Jeremy Weisz  33:12  

love it. You know, the I wanted to so after the the hire you what happens next? As far as the onboarding goes, what are some things that you recommend and do

Kasim Aslam  33:25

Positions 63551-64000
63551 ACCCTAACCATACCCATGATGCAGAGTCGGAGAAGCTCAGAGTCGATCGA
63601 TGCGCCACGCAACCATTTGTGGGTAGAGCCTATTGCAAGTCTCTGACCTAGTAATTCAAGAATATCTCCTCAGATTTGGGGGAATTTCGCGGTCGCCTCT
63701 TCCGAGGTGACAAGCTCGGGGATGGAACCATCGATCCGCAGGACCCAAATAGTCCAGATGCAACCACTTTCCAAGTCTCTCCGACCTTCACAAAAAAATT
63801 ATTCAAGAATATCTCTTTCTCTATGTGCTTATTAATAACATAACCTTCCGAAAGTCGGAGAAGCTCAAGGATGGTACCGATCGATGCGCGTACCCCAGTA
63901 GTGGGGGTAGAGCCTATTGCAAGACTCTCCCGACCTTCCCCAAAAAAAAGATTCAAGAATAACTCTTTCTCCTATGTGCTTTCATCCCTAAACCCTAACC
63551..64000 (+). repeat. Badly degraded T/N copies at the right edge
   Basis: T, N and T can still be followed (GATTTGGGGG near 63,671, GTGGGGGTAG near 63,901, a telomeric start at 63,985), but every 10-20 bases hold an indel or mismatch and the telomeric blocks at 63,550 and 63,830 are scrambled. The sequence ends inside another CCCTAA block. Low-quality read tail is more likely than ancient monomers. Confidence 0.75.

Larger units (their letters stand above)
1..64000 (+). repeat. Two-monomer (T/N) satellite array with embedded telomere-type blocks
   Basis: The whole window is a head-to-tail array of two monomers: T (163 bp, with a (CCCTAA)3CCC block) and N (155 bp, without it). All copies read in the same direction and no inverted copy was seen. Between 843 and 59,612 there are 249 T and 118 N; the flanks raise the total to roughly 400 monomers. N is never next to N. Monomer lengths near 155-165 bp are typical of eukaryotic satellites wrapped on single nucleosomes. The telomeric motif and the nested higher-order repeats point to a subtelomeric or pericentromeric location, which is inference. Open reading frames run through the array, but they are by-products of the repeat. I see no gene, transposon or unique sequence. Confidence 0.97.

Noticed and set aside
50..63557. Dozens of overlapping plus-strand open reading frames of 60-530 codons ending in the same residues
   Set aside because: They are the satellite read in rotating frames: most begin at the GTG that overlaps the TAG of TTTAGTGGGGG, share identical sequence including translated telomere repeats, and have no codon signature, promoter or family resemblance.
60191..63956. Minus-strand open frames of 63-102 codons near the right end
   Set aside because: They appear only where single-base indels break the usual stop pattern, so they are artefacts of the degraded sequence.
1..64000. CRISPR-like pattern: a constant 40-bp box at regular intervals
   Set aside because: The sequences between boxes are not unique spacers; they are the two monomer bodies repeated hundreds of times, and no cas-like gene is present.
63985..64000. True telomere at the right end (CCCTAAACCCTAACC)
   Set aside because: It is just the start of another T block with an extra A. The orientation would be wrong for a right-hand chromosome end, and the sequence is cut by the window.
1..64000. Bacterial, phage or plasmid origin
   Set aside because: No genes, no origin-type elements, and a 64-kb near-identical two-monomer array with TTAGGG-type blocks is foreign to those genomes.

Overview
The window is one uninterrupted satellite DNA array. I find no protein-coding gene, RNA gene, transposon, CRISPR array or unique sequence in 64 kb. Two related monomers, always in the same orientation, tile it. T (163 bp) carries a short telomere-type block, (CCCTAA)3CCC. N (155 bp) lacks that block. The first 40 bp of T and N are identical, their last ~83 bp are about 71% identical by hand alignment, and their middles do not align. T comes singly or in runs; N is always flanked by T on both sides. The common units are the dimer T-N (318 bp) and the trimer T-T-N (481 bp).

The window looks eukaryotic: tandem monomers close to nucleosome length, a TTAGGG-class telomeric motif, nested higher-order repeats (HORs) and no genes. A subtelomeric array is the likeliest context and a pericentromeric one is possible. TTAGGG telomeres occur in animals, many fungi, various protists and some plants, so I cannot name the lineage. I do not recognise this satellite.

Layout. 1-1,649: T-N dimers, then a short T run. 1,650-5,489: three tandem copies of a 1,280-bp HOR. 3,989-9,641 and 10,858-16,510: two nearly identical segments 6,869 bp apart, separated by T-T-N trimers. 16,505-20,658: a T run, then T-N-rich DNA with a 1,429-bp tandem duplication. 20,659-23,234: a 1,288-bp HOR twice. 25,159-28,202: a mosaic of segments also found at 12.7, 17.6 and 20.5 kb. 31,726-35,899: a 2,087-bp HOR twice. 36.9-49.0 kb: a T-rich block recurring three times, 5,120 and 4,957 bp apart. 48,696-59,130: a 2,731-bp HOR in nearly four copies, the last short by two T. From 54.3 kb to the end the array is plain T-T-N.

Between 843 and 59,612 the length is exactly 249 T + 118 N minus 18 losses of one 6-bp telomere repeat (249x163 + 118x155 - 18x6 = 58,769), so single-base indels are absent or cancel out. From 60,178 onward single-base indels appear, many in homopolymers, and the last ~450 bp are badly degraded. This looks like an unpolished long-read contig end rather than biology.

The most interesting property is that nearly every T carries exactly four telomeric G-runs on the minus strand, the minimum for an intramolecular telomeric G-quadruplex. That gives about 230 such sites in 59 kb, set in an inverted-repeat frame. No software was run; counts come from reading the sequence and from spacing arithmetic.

this is also in my YouTube channel somewhere I’ve got the most robust onboarding process of any agency I’ve ever seen in my entire life. I’m really, really proud of it. All Chat this to hear Jeremy, if you want to include in the show notes or something, I call it the world’s greatest onboarding process. Onboarding is your client’s first real interaction with you. And it’s the most painful process. So it’s, it’s sucks because it’s like, the worst thing happens at the worst time. And if you can streamline your onboarding, and I’ve been told multiple times, like, Man, that was the most painless onboarding I’ve ever been through, then you have the opportunity to really wow your client and then move quickly into monetization, like actually make things happen. A lot of agencies I feel, try to bring a lot of pomp and purpose to their onboarding, in order to justify their high fees, that’s flawed. You don’t want clients to think things take long people don’t want to pay extra just because it’s long, you actually want them to feel like oh, my goodness, y’all move fast. You’re a well oiled machine, you’re super efficient. And so within our onboarding, we have something called the Go form. When you fill out the Go form, it goes into air table and an air table alerts every member that’s relevant on my team, your dedicated client manager strategies and specialists get an alert saying and new clients coming. The dedicated onboarding manager gets an alert saying please shepherd them through this process. The billing team gets an alert that says create a record inside of QuickBooks send the invoice charging for the first month. And then the client gets an invite to our onboarding portal which we host inside of Tallo fi t a l l y if y it’s a SaaS product, I’m not an investor or an affiliate. I just love them dearly and deeply and halophyte walks them through everything that we need access to in a sequential tasklist manner that then triggers my onboarding manager to check. So you give me access to Google Analytics, she checks and confirms that we have access because there’s nothing more frustrating to the point of my interview question than somebody giving you access to something, you coming back three weeks later saying, hey, Analytics doesn’t work. And now the client goes, What the hell have you been doing this whole time? You know, you’ve been working. And that wasn’t necessary until just now. But you might as well make sure that there’s a system of checks and balances. Also, we don’t do an ounce of work until after onboarding is complete. Because I’ve gotten to trouble so many times where it’s like, oh, yeah, I know, you’ve got to go redeem your account or figure this out to where it’s okay, we’ll start building and then I end up in no man’s land, to where I kind of have this half built thing, and I’m waiting on you, and you’re taking forever, and then I go put resources elsewhere, and then you come and you’re hot to try it. And then and it’s always combative, and you never ever, ever rewarded for that ever, stick to your guns. We don’t start until onboarding well, I’ll go no, we don’t understand. Our biggest season is coming up and I got a huge event, I have a big show. So I’m not the resource for you. I’m not there. I can’t start until onboarding. Also onboarding takes five to seven business days. No, you don’t understand, I just put a big ad out and think I’m so sorry, I’m not the resource for you. Like, just stick to your guns, stick to your guns stick to your guns. And what ends up happening is they respect you for it. Don’t let clients push you around because they actually need to be coached. They need and want that discipline.